In the shadow of war, with increased military interventions, frozen turbulence, comes a collection by Wajahat celebrating the lost crafts of the region that now straddles the delicate balance of turmoil and peace.
By Asmita Aggarwal
In Akbar’s court there was once a challenge given to Kashmiri Muslim darners, if they could sew so dexterously, you couldn’t tell the front from the back—- they succeeded. They were elevated to the position of soznikars, for the way they could manipulate a needle. Today Kashmir is in debilitating turmoil and from stone pelting to insurgency it is wrought with multiple problems, but that didn’t stop Wajahat, also a teacher at Pearl Academy from attempting to resurrect what the Chinar blooming state is famous for.
The young designer from Srinagar, had dabbled in pashmina, rug making and menswear (for Good Earth), when he launched his label in 2013. The ground reality is quite different from what NGOs claim, he observes who show a militancy-hit family in exhibitions and make that the sales pitch, hoping for emotional purchases. Most generational artisans are workless, and the Old City where they reside is the most troubled area where stone pelting occurs, leaving them with no material to continue the craft resulting in late deliveries which cause loss of business with affluent clients.
Wajahat has strived to revive various crafts like Gabba, one of his favourites, where old woollen blankets are patched together to make floor coverings to beat the extreme snowfall. Fully sustainable and age-old, but now artisans embroider not recycle. “The grass growing in the Dal Lake, as a child I used to see craftsmen weaving mats out if it, now they have disappeared. Most of the sitting in Kashmir is on the floor, furniture has come in only in the last ten years or so,” he remembers.
He says that Made in India should benefit weavers, they must be entitled to loans, better wages, their quality of life must improve and medical facilities must be made mandatory. “For example, if you take Sozni, it is intricate threadwork, which can strain the eyes, regular eye checks ups are imperative, but most artisans can’t get two square meals, where will they find an optician?” he explains.
His SS’19 line is inspired by two unique art forms of Kashmir which is now struggling to breathe—-Pinjarkari and Khatamband. It celebrates Islamic architecture, in wood and was introduced by a Sufi poet Shah Hamadani. Pinjarkari requires mathematical precision and makes interlinked wooden laths that form an intricate pattern and are used as partitions or windows and are known for their jaali-like sanguinity. It uses the triangle, square and hexagon and then is coated with mud for a final finish. While Khatamband, comes from “Khatam” or reaching the end and ‘band’ or closing where two polygons are closed together with wooden beading. It traces its origins some say to Persia and is mostly used as ceiling art so when it is completed it resembles a night sky.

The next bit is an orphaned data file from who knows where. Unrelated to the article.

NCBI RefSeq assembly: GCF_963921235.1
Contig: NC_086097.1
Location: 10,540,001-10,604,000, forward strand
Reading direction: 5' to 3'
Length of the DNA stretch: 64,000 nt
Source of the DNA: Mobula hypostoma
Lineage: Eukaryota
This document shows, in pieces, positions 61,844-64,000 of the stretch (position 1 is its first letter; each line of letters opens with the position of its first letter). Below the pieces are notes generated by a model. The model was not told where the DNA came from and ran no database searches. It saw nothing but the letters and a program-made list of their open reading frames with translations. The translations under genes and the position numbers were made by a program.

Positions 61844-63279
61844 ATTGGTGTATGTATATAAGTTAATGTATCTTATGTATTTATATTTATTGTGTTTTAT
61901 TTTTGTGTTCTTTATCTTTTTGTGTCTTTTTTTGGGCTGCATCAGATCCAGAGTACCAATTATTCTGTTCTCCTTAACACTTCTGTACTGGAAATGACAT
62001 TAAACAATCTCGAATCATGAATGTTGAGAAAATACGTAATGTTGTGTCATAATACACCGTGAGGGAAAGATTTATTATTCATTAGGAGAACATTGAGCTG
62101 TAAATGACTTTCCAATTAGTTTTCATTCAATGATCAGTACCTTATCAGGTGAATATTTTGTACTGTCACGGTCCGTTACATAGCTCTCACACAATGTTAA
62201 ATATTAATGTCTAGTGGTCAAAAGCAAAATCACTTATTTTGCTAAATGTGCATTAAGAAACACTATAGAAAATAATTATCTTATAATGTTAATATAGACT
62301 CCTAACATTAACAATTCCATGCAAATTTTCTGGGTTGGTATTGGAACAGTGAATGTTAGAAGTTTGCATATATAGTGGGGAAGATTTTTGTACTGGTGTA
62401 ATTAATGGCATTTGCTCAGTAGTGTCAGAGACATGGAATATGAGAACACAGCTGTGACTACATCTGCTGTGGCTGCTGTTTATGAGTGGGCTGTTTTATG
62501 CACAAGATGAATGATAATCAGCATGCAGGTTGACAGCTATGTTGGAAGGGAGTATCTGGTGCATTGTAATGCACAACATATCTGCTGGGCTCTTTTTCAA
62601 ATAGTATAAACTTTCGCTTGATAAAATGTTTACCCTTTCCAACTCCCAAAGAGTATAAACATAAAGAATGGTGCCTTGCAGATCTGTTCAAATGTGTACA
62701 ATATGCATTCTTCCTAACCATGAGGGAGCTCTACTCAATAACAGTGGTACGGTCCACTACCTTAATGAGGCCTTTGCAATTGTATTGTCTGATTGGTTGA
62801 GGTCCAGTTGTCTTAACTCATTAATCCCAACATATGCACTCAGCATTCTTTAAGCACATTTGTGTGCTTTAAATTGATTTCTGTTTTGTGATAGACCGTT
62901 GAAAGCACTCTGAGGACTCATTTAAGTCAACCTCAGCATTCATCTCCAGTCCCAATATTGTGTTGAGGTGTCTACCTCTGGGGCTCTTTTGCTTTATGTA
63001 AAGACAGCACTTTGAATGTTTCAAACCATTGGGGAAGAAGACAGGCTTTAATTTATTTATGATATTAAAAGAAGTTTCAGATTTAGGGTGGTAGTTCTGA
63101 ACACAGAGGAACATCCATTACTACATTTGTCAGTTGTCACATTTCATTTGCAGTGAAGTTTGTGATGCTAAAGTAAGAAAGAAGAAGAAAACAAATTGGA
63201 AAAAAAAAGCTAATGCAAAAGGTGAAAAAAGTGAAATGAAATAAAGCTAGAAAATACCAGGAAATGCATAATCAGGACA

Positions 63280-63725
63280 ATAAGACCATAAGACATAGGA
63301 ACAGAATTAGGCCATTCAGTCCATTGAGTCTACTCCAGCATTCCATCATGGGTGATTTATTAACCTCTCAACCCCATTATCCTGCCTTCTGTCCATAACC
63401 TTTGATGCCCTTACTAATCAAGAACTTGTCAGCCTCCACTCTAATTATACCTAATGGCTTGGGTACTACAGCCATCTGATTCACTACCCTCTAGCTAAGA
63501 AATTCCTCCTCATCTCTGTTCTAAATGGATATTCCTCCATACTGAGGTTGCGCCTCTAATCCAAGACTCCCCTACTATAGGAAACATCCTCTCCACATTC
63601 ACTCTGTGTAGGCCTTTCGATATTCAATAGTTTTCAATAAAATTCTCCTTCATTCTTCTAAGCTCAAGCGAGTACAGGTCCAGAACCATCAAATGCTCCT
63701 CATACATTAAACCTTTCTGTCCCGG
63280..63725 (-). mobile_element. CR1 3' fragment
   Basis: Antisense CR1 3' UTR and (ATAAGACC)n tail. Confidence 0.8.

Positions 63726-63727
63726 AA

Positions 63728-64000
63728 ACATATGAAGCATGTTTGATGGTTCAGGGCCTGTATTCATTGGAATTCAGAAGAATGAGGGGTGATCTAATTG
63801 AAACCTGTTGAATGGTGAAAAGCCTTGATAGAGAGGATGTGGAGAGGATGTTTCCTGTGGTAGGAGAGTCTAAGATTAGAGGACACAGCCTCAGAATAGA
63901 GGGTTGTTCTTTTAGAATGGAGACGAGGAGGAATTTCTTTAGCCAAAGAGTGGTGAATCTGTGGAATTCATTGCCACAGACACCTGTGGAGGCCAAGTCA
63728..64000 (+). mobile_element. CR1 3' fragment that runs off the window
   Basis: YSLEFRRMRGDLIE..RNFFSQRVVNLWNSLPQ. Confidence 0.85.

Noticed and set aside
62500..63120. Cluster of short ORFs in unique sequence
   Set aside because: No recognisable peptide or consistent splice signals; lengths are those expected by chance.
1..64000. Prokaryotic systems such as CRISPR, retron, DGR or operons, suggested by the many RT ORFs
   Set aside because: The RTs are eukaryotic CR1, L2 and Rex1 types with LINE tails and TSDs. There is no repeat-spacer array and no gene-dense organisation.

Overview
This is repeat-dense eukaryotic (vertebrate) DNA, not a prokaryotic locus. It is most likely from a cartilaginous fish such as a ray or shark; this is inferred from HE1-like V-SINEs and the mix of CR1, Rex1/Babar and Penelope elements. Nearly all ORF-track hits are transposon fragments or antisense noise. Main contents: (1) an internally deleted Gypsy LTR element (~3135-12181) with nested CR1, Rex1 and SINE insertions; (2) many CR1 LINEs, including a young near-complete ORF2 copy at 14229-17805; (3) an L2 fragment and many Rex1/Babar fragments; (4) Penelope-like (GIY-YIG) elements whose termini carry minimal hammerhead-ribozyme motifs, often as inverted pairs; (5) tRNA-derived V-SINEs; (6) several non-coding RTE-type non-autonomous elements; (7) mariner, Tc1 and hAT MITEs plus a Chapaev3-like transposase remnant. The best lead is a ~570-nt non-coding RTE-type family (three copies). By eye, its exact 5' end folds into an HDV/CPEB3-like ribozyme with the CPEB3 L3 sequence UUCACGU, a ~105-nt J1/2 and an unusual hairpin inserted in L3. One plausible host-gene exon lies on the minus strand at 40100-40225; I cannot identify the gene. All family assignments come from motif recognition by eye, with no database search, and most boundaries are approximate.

Wajahat has come a full circle with his SS’19 line, executed in fine counts of cotton and he admits, a sketch is different from how it will finally fall on the body, the two must be a perfect fit. “If you are taking up an art form, your line must justify it. I have used colours mostly smokey and thunder greys as well as forest greens, as we already have so many colours around us, I had to think and narrow it down,” he smiles.
His earliest exposure to fashion was to the ubiquitous phiran, a zero waist garment which for him resembled Pandora’s Box, in a way a kid’s playground. It had a lot of space between wearer and garment and was totally androgynous. “My silhouettes are inspired by how people wear clothes, we may buy the same things, but we style it differently. So I have anti-fit and predominantly layered ensembles,” he explains.
Growing up in a large family, in Anantnag, with a brother and sister, Wajahat, also a talented singer, studied at NID, Ahmedabad. “When people hear my name, they have already assumed what I will be like but NID was an extremely liberal place where my origin or religion didn’t matter. There was no politics of education and we were treated by teachers as professionals. Besides designing I learnt life skills, a lesson only few institutes can boost of,” he concludes.